It was during the Youth Festival that I found the opportunity I was looking for. I saw a familiar face near the canteen when our group had just emerged out of it. She undoubtedly was from my college back in Belgaum. I had seen her in the college canteen, in the department of geography and also at the bus stop, several times. I could not be mistaken. When I was staring at her, she looked at me and smiled. I approached her and asked, “Remember me?”

“Sure. You are doing your MA here?” She replied in Marathi

“Yes. And you must have come for the Youth Festival representing our college.” I too broke into Marathi.

“Yes and No. I am now studying here in the Karnatak College, in the second year of BA. I left Belgaum for some personal reasons.”

“I am sorry I don’t remember your name”

“Malati Mane. And I do remember yours, although we were never got to know each other while in Belgaum! I know your nickname too. Girls used to call you pundit

“You are waiting for someone?”

“No. I came to watch the events here. I am alone”

Mohan came near and whispered into my ears, “You carry on boss! See you later”. He left giving me an imperceptible wink.

“Why don’t we have a cup of tea together?” I suggested to her. She readily agreed with a nod.

She was short and plump. She was wearing a black skirt with a red top. I noticed that she wasn’t wearing high heels to enhance her height. Her clothes seemed to be cheap. I had never observed her this closely in the college. My breath became uneven on noticing that she had a huge swell on the chest pressing against her blouse. She saw what I was looking at but didn’t seem to give a damn. However, I felt guilty as well as shy. She was fair, but why wouldn’t she blush, I asked myself.

When I asked her in the canteen when the waiter came, what she would like to have, she said she would have something very heavy to eat since she was starving. “I skipped my breakfast, you know!” she added by way of explanation. I ordered vegetable pulav and some pakodas for her and just a cup of tea for myself. When she started eating, I felt as though she had not eaten for ages. Contrary to my expectation, she was not at all shy eating before me. She kept on munching very fast and even before I finished my cup of tea, she had finished every bit of food on her plate.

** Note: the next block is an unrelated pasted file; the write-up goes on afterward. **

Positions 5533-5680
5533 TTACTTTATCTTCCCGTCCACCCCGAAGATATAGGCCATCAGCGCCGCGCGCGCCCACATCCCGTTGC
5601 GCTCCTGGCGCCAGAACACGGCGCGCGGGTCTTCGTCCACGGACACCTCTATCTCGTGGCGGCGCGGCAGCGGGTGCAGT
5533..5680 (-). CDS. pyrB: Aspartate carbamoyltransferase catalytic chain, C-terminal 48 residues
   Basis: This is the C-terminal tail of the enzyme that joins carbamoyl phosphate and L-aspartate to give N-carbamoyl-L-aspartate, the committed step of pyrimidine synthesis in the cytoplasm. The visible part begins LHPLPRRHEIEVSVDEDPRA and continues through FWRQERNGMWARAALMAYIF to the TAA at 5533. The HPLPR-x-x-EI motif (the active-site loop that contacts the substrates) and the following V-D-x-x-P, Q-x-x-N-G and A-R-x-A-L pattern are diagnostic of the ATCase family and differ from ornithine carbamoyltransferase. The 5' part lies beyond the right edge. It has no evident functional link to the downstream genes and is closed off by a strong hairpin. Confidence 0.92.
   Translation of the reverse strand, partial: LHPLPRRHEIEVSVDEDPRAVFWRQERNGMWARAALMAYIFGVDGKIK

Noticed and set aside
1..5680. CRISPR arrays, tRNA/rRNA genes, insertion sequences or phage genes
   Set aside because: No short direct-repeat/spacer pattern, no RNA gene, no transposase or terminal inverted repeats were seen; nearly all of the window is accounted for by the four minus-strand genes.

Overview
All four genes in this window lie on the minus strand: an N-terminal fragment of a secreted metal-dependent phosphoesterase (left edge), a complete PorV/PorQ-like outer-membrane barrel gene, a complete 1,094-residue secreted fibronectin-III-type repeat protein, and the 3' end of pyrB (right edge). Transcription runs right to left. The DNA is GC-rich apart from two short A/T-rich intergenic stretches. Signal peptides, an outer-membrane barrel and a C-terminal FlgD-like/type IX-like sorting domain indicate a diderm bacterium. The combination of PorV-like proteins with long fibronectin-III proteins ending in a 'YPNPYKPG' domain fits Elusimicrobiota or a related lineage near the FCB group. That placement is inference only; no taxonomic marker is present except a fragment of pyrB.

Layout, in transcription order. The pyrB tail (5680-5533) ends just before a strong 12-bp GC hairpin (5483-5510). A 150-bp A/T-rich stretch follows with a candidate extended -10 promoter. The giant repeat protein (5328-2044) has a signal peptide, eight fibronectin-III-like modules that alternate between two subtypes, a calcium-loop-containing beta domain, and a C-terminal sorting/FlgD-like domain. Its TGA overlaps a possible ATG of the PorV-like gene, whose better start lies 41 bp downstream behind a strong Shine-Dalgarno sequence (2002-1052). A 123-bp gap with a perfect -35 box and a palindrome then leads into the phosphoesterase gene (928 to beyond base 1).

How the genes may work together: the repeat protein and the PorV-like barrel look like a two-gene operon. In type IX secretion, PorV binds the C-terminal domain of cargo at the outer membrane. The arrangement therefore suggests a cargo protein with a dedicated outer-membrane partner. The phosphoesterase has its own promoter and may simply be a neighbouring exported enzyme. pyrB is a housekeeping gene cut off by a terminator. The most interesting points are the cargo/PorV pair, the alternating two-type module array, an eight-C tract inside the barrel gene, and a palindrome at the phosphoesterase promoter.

“What events you are interested to watch?” I asked her to keep the conversation going.

“None. Nothing is interesting today. I was thinking of going back to my hostel when I met you.”

“I am going to the city. I can come up to your hostel.” I said, hoping she would say it was not necessary. But at the same time, since she was aiding me in furthering my lie to my friends, I wanted to go with her.

“Why not. You may walk to the city from there. We can sit for some time in the garden near my college and talk.” She was barely into her twenties, and was bold and uninhibited. She was totally carefree and nothing like what I expected a girl to be. I asked her if she would have tea. She refused. I thanked god that at least in this one respect, she did not fail my expectations!

When we sat in the bus, she occupied two-thirds of the seat. I sat at the aisle. “Why did you change your college? And choose to come thus far off from your place?”

“You know, my father is not supporting my education. He is against me going to the college. I could not afford to be in our college in Belgaum. It was way too costly. One of my distant uncles got me admission here in KCD with monthly financial assistance from the government or the university I am not sure which. It is so, I think, because KCD is a constituent college of the university. I had to come. I am free and happy now.”

“You might be feeling homesick with all people speaking in Kannada around you. Your mother tongue obviously is Marathi.”

“No. I have never felt homesick. I never had a home. I never felt it was my home when I was staying with my father.”

“Your brothers and sisters…”

“I have one brother, happily married and settled. It is almost half a decade since I saw him last. He never calls on me, never enquires about me, and doesn’t care for anyone apart from his wife and kids”.